The guy who has definitely heard of Batman

Batman Forever, if you're having trouble remembering, is the Batman movie that's much camper than Burton or Nolan's ones but much, much less camp than the one with Arnie in it. Nonetheless, it's chock-full of absurd villains (including Jim Carrey playing Jim Carrey), ridiculous goon enemies, and bizarre plots. Unlike its successor Batman & Robin, however, you get the feeling that Forever isn't entirely confident in its own silliness.

But one man knew. One insignificant man in the background knew just how audacious and downright stupid Batman Forever was. This is a man who saw what others couldn't see, yet took on a mission to show the world anyway. He is the man who points up at the sky and announces, in a voice so nasal it borders on the beautiful, the arrival of Batman. "Batman, nyaaaah!"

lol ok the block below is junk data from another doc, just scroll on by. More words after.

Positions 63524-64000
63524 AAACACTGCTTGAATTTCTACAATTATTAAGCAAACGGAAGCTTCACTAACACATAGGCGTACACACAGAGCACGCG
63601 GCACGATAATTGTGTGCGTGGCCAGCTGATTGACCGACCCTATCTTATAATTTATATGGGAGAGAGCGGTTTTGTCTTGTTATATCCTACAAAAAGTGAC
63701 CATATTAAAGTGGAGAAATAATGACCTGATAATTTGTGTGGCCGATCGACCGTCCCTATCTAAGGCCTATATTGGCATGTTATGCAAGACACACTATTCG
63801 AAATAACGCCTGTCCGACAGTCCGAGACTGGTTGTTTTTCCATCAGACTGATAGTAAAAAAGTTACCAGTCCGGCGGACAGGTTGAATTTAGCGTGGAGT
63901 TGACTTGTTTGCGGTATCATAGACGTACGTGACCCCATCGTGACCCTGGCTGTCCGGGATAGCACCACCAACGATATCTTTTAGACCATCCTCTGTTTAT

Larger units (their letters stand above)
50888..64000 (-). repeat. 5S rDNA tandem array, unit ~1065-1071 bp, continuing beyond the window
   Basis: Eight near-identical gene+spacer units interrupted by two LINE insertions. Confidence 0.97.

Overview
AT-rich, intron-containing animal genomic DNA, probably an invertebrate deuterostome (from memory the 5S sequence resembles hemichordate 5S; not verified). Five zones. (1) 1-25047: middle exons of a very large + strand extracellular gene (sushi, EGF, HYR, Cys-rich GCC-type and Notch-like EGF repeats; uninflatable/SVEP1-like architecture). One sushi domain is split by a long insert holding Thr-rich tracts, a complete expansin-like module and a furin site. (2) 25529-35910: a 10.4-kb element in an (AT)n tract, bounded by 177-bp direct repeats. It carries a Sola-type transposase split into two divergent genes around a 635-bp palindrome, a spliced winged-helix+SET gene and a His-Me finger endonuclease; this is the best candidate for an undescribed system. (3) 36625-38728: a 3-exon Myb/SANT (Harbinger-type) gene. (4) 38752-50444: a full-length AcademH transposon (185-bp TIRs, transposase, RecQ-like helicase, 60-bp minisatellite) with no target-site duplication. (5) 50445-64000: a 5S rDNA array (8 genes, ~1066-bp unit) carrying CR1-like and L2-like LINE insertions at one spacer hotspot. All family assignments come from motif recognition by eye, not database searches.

One of cinema's finest moments.

Ninja girl

1971's Willy Wonka & The Chocolate Factory (that's the good one, not the Depp one) features one particularly famous and only marginally creepy song called "The Candy Man." Sung by actor Aubrey Woods, who plays Bill, the candy store's owner, in the film, it pretty much consists of him trying to hock his wares to a small crowd of eager children. At the height of the performance, he flips the store counter upward and invites the kids to run in and check out all the candies and chocolates he has on offer.

It's a relatively minor point in the grand scheme of things, but we'd be remiss to point out that Bill also has a go at knocking out one of those children when he opens that counter. All caught up in the song, he fails to notice that the wooden panel goes straight for the head of a little girl who's watching him sing. In a ninja-like demonstration of her own reaction time, however, she manages to dodge back and just about avoid being struck in the face. She would have done well on the set for The Last Samurai.